Jun 12, 2018
PH and Transplant: Perspectives from a Physician‐Mother Caregiver. Michelle Liu, MD discusses her daughter Esther Grace’s 5 year journey from pulmonary hypertension diagnosis through transplant. Dr. Liu is a Parent, Caregiver and PH Support Group Leader.
I'm Michelle Liu, I'm a parent of a former PH-er and also a physician.
My daughter was diagnosed with PH in 2012 when we were living in Europe. She had a sudden cardiac event and it was right in front of me. She had been jumping on a trampoline and I thought she had hit her head, because she was tumbling, and she was two and a half at the time. The CT scan was negative and she was sent to a pediatric hospital in the Netherlands where we were visiting and she was diagnosed with PH very quickly after her echo.
We stayed in Holland for six weeks, she was in Intensive Care. She had another cardiac arrest so her second which was 45 minutes long and we really didn't think she was going to make it through that one but fortunately she did. That brought us back to the states where she continued to get care. The challenging thing for us was hearing that she was diagnosed with end stage pulmonary hypertension, so not more than a year expected for her to live.
Because I'm in the military we move a lot. She has had five pediatric cardiologists, two of them were in Holland when she was diagnosed. We've had several in the states, one of whom was a military pediatric cardiologist who just followed along just so that I could get everything in the records, honestly. He was someone I could ask for consults very easily.
She was placed on IV medication and she was also put on two other oral medicines, specifically for PH. She was on a total of six medicines as a child with PH with end stage disease. We did send her to school and camp and all those other things. Of course, not everyone was comfortable having a child with her condition and so we had to look around. There came a time, actually, my husband noticed one day that her face had some swelling. After that she was put on a diuretic that would help to reduce that fluid overload. That was when we realized we're going in the wrong direction.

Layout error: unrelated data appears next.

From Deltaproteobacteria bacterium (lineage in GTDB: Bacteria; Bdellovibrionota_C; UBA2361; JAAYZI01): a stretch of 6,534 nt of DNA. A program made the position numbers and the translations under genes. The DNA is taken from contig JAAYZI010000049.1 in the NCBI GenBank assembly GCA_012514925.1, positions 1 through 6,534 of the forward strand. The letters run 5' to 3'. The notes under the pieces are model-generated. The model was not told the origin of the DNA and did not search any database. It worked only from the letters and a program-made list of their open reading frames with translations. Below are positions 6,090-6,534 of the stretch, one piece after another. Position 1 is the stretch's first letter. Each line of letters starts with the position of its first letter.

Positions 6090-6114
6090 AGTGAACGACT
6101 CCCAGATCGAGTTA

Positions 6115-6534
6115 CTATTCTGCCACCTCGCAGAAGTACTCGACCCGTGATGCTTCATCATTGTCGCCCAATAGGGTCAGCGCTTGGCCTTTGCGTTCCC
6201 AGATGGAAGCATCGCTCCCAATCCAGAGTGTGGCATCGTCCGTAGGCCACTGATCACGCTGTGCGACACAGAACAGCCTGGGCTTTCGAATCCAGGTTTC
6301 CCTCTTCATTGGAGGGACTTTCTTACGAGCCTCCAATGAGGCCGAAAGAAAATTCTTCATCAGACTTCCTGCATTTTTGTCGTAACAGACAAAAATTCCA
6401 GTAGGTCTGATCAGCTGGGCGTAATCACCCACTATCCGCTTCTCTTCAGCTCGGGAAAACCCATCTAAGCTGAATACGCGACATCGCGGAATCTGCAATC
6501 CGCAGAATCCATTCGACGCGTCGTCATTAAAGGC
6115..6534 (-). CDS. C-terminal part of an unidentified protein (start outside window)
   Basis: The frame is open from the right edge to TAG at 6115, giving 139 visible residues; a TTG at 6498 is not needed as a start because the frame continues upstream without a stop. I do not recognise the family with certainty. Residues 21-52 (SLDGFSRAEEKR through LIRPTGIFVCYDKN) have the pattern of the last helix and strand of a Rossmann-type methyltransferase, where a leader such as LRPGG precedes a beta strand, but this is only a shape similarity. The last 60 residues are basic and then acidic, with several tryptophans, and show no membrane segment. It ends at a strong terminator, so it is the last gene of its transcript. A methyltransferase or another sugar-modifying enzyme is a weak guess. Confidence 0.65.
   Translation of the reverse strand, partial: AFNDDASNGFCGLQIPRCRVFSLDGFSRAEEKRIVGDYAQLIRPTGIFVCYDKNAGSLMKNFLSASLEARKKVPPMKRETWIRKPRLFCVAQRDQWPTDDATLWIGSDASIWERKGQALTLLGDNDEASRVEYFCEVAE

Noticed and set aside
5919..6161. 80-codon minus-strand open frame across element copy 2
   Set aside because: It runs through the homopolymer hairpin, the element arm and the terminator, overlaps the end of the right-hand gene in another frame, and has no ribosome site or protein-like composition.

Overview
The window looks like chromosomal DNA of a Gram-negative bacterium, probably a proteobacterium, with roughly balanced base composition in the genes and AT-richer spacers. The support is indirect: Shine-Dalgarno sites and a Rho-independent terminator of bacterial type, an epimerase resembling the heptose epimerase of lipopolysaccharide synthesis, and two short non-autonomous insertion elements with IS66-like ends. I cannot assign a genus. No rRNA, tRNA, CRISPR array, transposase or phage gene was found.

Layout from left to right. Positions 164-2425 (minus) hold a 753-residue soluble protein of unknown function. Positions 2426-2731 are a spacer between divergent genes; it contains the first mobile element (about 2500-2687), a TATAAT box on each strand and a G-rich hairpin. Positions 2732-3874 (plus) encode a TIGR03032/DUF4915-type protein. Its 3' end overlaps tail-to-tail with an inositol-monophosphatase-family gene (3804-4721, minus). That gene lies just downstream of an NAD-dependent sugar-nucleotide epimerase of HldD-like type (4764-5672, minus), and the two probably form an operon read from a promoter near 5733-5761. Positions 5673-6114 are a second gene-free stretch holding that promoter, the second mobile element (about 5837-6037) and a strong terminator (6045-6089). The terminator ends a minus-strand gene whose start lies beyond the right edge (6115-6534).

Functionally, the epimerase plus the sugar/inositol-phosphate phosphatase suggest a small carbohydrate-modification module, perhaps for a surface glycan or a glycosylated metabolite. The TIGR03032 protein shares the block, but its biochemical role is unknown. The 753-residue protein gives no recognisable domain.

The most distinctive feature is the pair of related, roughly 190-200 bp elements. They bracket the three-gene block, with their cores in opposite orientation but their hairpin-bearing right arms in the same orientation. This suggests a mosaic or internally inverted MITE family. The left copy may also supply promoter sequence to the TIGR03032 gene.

Despite increasing the IV medication to levels that our doctor at the time felt was about as high as he was willing to go, we were kind of at a wall. We just didn't feel there was anything else to do and that was very hard to face. I know that many parents feel like they're at that point and that was when we started to have conversations with our doctor about transplant. “What about transplant?”
Now I know some doctors bring it up and, in some cases, the family brings it up because they hear about it on Facebook, they read about it online. I have found that not all doctors are comfortable with that option. Maybe they've had a lack of success referring patients or they're just not sure when to refer. I really relied on Facebook to guide me at that point and I contacted someone on my own. I'm really happy I did, because I went and got her a transplant evaluation within a week they were able to see me, it was in another state.
At the time, having evaluated her, he felt that she wasn't ready for a full blown transplant evaluation. This is another cardiologist. And we were happy about that. We're like, "Okay, great," but he was willing to go even higher on the IV. We actually saw three cardiologists at that time. We were the ones carrying the information between each doctor, they weren't talking to each other. We were doing all the translation of information.
We realized she was being hospitalized more and more in the winter and there were some crises, there were some difficult times where I, even as a physician dealing with her at home, did not know what to do. To go to the hospital, I would just ask her how she felt. "Do we need to go to the hospital today?" I trusted her answer and if she said yes, because no kid wants to go to the hospital, I knew she needed to go.
We got to a point where we, in the middle of winter, went for a follow-up with the doctor who was considering the transplant evaluation and he told us now is the time. She was that severe and he didn't feel that she was going to get much better. He actually has his own little formula. I know that a lot of the specialists joke that there's no formula, but this one had his own personal formula. We trusted his opinion and she was evaluated a few months after that and things moved pretty quickly because she was getting worse.